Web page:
The Rugged Long Haul is an internal frame backpack with two frame stays that are connected to the hip belt with thick webbing straps, sewn to the base of the pack bag. The webbing straps have daisy chains, which permit you to lengthen or reduce the torso length up to 1-2 inches to dial in a better fit. I wouldn’t call the Rugged Long Haul an adjustable torso length pack because the degree of adjustment is so slight, but it’s still a nice feature that I took advantage of after determining that the torso length was slightly too long for me. Once adjusted, you can dial in a personalized fit without any slippage and move the load almost completely off your shoulders and onto your hips.

The frame stays are sewn on the outside of the pack bag behind your back.
The frame stays are sewn on the outside of the pack bag behind your back.

The frame stays themselves are sewn to the outside of the pack, behind your back, instead of on the interior of the packbag, which is where most lightweight pack manufacturers put them. This simplifies the inside of the pack bag, which does not have a hydration pocket or hydration ports. But I was surprised that SWD does not tape the inside of the pack because it would be far easier to do so than a backpack with internal frame stay pockets. It would add a lot of value to the Rugged Long Haul, given that it’s made with a waterproof fabric like Ultra 400, especially if you wanted to use it for packrafting.

The hipbelt is attached to the pack bag with gatekeeper clips and daisy chains, allowing it to be raised or lowered to shorten or lengthen the torso.
The hipbelt is attached to the pack bag with gatekeeper clips and daisy chains, allowing it to be raised or lowered to shorten or lengthen the torso.

Your back is protected from feeling the external frame stays by a foam pad located behind your shoulders, which is easily removed for use as a sit pad. Although the foam is on the small side, it still makes a good seat to keep your bum warm and dry. You also replace it with your own foam, although you’ll probably have to do trimming. While this construction allows for some air flow behind your back and above your waist, it’s pretty insignificant.

There is a foam pad and a pad pocket that protects you rback from the frame stays.
There is a foam pad and a pad pocket that protects your back from the frame stays.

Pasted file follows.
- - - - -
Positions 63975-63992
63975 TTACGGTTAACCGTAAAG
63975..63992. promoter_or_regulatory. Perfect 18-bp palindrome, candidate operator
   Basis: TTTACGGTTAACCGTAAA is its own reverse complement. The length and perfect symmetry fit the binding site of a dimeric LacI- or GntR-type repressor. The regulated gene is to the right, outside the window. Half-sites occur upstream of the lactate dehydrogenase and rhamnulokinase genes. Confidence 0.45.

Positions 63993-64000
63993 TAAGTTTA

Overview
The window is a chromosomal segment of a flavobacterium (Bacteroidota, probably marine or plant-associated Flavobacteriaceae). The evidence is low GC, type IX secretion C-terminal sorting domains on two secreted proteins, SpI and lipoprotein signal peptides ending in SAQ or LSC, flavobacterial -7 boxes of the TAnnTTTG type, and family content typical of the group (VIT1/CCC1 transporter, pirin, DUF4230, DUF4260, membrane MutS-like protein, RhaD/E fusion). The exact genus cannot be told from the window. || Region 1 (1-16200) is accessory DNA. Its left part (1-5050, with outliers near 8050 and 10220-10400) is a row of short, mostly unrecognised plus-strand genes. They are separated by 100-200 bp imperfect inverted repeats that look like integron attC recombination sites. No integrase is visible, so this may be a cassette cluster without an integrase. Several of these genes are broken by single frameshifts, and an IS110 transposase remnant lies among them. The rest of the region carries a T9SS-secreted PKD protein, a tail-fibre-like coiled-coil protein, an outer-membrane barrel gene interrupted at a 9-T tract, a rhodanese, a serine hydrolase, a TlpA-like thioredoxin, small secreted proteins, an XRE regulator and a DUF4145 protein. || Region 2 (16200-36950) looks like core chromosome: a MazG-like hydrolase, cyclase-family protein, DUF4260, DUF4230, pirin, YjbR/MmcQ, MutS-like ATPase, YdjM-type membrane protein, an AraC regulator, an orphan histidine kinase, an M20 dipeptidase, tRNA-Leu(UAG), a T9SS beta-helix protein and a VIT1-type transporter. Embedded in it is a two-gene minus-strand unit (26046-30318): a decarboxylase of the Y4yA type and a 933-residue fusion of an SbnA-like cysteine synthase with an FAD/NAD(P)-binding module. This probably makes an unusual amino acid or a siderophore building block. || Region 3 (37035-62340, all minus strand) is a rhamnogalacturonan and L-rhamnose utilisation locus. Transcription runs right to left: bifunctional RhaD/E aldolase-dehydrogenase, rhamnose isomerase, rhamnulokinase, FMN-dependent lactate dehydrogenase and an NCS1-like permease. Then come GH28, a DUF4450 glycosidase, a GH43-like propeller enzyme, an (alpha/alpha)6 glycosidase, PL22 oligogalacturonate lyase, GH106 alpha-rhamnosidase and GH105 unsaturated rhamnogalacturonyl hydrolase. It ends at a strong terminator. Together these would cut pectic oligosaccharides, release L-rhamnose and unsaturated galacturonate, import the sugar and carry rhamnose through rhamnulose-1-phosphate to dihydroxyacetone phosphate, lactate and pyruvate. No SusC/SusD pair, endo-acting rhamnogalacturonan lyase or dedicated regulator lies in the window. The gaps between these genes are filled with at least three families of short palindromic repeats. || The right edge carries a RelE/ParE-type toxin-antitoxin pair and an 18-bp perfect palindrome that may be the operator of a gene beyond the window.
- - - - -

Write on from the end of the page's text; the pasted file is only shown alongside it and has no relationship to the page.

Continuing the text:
The Rugged Long Trail’s shoulder straps and hip belt are well padded and both have daisy chains on the exterior for attaching accessory pockets. The shoulder straps have load lifters to pull the pack closer to your shoulders, while the hip belt has a pull-forward closure mechanism that makes it easier to tighten the pack. The hip belt is quite wide and contoured to wrap around your hips, with webbing that can tighten the upper half of the hip belt, but not the bottom half to any significant degree.

Daisy chains on the front of the shoulder straps make it easy to attach pockets or gear.
Daisy chains on the front of the shoulder straps make it easy to attach pockets or gear.

The hip belt is available in three different lengths and can be sewn to the pack or attached to its exterior providing a full 360-degree wrap. One thing I really like about SWD’s sizing is that it is based on the length you need to cover your hip bones with padding and not on waist size. For example, they offer three hip belt sizes which are 26″,  30″, and 34″. Each measurement refers to the amount of padding that the belt will have. By taking this approach to hip belt sizing, backpack makers could simplify pack fitting and deliver hip belts that actually fit instead of being chronically short.

External Attachments and Compression

The Rugged Long Haul really excels when it comes to external attachment points. There are webbing loops all over the exterior of the pack including 4 pairs along the sides to lash gear with, 2 pairs on the front and base if you want to carry a pad or tent under the pack, and more on top of the rolltop if you want to attach a Y-strap to carry gear on top. I love packs like this! They’re so multi-purpose.

The webbing straps are easy to detach and move to other positions on the pack.
The webbing straps are easy to detach and move to other positions on the pack.

SWD uses a special type of clip with its compression straps that make them easy to move to different locations or configurations on the pack. I also like the fact that the side straps are webbing and not string or cord, which doesn’t fair well in terms of durability, utility, or security, particularly when you step off-trail. Two webbing straps are provided on each side of the base pack and extra straps are also available for purchase at a nominal cost.

Comparison Table: Durable Lightweight Backpacks

Make / ModelWeightMaterial
Hyperlite Mountain Gear NorthRim 5534.4 oz / 975gWoven Dyneema
Superior Wilderness Designs Rugged Long Haul 50L30.7 oz / 870gUltra 400
Hyperlite Mountain Gear Halka 5543.5 oz / 1234gWoven Dyneema
Seek Outside Gila 3500 43 oz / 1219gUltra 400
Black Diamond Beta Light 4531.4 oz / 890gUltra 400, Ultra 200
ULA Ultra 24 Circuit 68L36.7 oz / 1040gUltra 400, Ultra 200
Durston Kakwa 5531 oz / 880gUltra 200
LiteAF Ultra Curve 46L31 oz / 879gUltra 200
Mountain Laurel Designs Exodus 55L18 oz / 510gUltra 200